Confessions IX & X


 

Confessions IX

 

When I was an EMT, I had this shock when I didn’t have bad dreams when people died.

            In the military, the ghosts were squalls.              There were tempests of phantoms.

            I really thought about why.    I think it was because there was no control in the

military.          One day your co-worker was there, the next dead.       It was fast.       People

who died in the civilian world, they were seventy-something, eighty-something.

            They’d lived.  We had a kid who committed suicide, but he wanted to do that.

            That’s how I had to look at it.  I didn’t want to end up suicidal myself.           In the

military, this is true, one of my drill instructors drowned one of the recruits.              He

held him down until it wasn’t neurological sequelae.                        No, he held him down until it

was midnight.             We had eighteen guys die in the military.                      I counted

them.   I had a little notebook.           I wrote their names.            I could go into the closet

right now and pull that book out.       I went to Freight & Salvage today to buy a Moth

ticket and I asked if they had any vet discounts and she told me, “No, we’re all the same

here.”  We’re all the same here.         What you’ve done in the past doesn’t matter.     

            You sure?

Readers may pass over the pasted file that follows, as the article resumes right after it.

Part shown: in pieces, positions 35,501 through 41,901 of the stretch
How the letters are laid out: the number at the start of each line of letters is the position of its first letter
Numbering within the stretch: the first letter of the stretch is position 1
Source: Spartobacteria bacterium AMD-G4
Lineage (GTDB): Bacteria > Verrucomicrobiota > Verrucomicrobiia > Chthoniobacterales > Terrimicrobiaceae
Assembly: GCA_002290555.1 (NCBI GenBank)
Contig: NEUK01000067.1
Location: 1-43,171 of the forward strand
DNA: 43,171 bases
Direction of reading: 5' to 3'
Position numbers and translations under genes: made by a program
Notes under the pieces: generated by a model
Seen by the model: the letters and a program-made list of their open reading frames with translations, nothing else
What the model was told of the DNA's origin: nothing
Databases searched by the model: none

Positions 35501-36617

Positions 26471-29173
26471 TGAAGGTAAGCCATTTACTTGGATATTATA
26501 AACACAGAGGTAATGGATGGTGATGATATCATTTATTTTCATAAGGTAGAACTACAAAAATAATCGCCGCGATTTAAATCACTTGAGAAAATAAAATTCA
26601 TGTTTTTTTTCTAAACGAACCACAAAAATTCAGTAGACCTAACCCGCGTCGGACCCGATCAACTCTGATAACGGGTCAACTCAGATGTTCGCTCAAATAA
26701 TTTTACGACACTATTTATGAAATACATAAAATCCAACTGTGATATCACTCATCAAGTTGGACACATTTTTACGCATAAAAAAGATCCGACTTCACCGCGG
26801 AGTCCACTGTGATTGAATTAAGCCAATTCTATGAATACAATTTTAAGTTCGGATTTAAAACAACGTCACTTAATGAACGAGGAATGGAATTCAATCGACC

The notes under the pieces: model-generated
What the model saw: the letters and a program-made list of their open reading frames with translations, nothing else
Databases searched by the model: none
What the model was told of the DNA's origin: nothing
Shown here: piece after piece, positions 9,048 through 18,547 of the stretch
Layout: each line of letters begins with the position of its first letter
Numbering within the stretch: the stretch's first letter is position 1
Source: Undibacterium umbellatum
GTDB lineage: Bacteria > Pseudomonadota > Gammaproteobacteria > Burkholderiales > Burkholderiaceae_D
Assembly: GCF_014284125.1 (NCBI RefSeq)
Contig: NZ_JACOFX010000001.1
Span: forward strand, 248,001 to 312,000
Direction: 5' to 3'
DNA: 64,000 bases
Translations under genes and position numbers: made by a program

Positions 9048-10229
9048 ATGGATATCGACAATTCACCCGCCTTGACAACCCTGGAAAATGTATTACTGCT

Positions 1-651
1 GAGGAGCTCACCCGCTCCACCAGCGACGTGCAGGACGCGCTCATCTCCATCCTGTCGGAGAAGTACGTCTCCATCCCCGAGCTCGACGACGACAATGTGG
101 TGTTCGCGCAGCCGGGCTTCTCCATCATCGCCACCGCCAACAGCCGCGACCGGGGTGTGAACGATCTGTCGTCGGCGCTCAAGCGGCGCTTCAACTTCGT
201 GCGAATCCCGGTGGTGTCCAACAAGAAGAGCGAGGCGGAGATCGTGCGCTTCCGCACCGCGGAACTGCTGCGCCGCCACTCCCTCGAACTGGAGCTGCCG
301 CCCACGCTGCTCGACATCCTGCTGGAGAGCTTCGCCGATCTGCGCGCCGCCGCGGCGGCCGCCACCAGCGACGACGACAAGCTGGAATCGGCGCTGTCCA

Confessions X

 

I worked in a prison psych ward.       How the hell do I explain that to you?    It was

in Florida.       There were guys in there who would rip their stomachs open.   You

could see their colons.                        You could see their intestines.        They’d look at me

and smile, Can I go to the hospital?

 

I used to walk ten miles to Marquette as a kid.  Then I’d walk ten miles back.   There

wasn’t anything else to do.

 

On the way to a baseball game, a group of kids beat me until my shoulder blade was

disconnected.  They stopped when they saw that.     I remember walking away and one of

the kids followed me, staring at me like I was an art piece, as if he had made something

beautiful.         He said something to me and I just said, yeah, yeah, yeah, yeah, and I kept

walking in the direction where I thought the clinic was.            I could tell my shoulder was

at a forty-five degree angle.   I looked like a monster.               The blood was everywhere.

            The glove was in my good hand.        I remember walking and I felt empty and

proud.              This is true—I actually remember thinking, You’re not going to kill me, no

one can ever kill me   and the sun was like a railroad on fire.

 

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